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James Dodson


OUR pre-millennial brethren regard their view as necessary to the highest motive power for the Christian life. It is for this reason they esteem it of such supreme importance, and press it with such vigor. It is not the fact and certainty of our Lord’s coming so much as its possible immediate nearness, upon which this great power depends. It is only as it is thought each day the glory of His coming may flash across the sky before night, that believers are impelled, in full measure, to that attitude of waiting and readiness which is most conducive to growth in character and faithfulness in service. If this be not the great motive of the Christian life itself, it is thought to add intensity to all other motives. The hope of it is the grand inspiration, the supreme joy. It makes love glow and adds fresh ardor to the desire to be holy. It quickens every spiritual energy, and makes labor and sacrifice easy. It arouses missionary enthusiasm, as the work of preaching the Gospel for a witness to all nations is pressed, in order that the glad day for His return may be hastened, by fulfilling its conditions. Without the motive power of the thought that our Lord may appear at any moment, many think the Christian life to be powerless and dead.

There is no dispute but that the personal advent of our Lord is held up in the New Testament as a grand object of Christian anticipation, and as fitted to stir the energies of the new life to activity and faithfulness. The real question is whether its motive power depends upon the conviction that His advent is possibly near, or upon the assurance, whether near or far away, of its certainty, and that we shall, whether near or far, have our share in all the blessedness of that glad day for the Lord’s people.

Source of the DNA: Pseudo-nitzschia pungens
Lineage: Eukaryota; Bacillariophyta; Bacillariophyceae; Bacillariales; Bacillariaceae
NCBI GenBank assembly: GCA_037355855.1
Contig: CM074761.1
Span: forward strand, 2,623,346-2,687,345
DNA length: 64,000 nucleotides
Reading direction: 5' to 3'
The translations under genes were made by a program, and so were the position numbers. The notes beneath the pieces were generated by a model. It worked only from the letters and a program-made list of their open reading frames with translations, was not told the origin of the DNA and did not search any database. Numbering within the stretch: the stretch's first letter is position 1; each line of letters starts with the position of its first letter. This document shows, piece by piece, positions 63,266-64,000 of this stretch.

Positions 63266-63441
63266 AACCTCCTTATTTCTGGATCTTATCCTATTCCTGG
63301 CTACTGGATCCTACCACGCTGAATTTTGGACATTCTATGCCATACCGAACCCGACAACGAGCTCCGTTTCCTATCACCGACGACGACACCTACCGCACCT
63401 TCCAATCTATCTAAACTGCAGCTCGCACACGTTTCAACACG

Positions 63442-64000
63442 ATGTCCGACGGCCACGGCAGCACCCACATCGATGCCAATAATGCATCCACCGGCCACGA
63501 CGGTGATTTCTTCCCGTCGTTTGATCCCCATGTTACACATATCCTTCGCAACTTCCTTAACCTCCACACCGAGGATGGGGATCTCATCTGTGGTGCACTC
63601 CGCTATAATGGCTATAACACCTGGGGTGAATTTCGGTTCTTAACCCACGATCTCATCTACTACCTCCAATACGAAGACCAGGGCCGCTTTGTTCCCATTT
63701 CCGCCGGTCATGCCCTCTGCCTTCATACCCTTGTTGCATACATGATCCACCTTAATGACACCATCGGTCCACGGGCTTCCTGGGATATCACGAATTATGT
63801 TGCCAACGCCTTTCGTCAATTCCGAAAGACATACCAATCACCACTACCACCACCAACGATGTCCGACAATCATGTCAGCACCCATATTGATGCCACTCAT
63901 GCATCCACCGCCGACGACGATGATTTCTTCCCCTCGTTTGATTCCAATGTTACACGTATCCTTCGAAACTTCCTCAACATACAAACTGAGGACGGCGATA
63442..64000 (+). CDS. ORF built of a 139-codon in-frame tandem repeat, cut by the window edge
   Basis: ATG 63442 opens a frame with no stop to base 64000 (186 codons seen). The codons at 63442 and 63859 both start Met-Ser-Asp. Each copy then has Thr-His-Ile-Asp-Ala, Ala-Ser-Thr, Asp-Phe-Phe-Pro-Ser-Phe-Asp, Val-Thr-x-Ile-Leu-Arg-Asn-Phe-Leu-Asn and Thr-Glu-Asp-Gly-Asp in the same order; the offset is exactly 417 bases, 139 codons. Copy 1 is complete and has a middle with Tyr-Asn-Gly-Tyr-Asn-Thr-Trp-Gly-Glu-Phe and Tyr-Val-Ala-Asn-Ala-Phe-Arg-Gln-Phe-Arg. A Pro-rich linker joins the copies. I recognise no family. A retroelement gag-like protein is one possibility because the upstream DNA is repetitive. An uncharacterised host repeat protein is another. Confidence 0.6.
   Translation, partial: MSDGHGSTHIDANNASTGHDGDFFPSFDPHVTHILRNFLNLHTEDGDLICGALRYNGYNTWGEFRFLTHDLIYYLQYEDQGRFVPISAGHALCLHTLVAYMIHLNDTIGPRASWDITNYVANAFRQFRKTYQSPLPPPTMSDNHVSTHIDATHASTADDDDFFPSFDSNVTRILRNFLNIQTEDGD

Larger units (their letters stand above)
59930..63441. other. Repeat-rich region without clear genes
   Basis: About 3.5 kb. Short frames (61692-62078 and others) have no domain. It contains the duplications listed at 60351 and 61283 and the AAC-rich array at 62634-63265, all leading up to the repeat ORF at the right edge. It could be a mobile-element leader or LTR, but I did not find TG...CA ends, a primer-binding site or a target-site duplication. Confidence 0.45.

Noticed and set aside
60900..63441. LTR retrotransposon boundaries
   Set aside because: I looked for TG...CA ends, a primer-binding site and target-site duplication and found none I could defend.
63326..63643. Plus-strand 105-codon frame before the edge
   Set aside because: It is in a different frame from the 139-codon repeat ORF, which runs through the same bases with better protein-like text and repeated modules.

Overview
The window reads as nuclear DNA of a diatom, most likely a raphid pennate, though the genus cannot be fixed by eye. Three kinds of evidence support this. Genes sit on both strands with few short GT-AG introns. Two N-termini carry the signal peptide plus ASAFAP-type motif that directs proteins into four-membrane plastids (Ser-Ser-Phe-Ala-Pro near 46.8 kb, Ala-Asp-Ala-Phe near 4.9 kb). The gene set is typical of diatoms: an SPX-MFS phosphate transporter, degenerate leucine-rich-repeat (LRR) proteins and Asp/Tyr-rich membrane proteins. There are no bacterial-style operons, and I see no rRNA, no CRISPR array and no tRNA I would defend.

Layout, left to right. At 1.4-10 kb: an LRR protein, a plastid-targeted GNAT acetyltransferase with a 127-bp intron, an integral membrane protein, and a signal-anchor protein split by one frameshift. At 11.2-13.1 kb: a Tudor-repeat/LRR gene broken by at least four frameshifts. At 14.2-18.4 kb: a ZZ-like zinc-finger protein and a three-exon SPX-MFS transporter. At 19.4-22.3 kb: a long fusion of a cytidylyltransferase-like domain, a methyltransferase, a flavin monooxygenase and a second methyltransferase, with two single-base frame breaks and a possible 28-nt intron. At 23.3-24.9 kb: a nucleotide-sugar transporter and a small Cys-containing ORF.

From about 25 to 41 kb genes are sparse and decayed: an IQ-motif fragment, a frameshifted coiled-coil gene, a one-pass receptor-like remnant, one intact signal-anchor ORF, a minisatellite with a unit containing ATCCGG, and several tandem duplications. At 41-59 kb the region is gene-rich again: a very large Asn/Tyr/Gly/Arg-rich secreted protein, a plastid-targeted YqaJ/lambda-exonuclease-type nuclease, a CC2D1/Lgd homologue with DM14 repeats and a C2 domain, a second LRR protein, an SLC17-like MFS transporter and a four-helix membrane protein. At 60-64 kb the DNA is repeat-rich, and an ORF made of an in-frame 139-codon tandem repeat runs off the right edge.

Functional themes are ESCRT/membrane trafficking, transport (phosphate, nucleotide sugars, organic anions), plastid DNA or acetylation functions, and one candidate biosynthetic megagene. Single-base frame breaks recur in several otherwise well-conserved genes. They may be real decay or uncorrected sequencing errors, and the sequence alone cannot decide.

If the blessedness of the hope of the Lord’s coming and the strength of its motive power, have depended upon its possible immediateness, then, for eighteen centuries, all believers would have had to rest upon what was to prove illusive and, in the end, disappointing, for their chief comfort in affliction and their chief inspiration in labor. Can we believe God intended all these increasing hosts of believers down through the centuries to have as their chief dependence for growth in character and faithfulness in life, an expectation which He knew was to prove altogether empty and false? For He knew that the time of the Lord’s second coming was not to be possibly near during all this time, but was as fixed in His plan and purpose as any other event. But our pre-millennial brethren ask us to accept more than this. They would have us believe God to have carefully arranged all things so as to make it possible for this false hope to be maintained throughout the centuries since Christ’s departure, and until He may return. To this end our Lord is to come twice again, once for His people and again with them. For this purpose He seals from His prophets all the history of the Church between Christ’s departure and His return for His people.[1]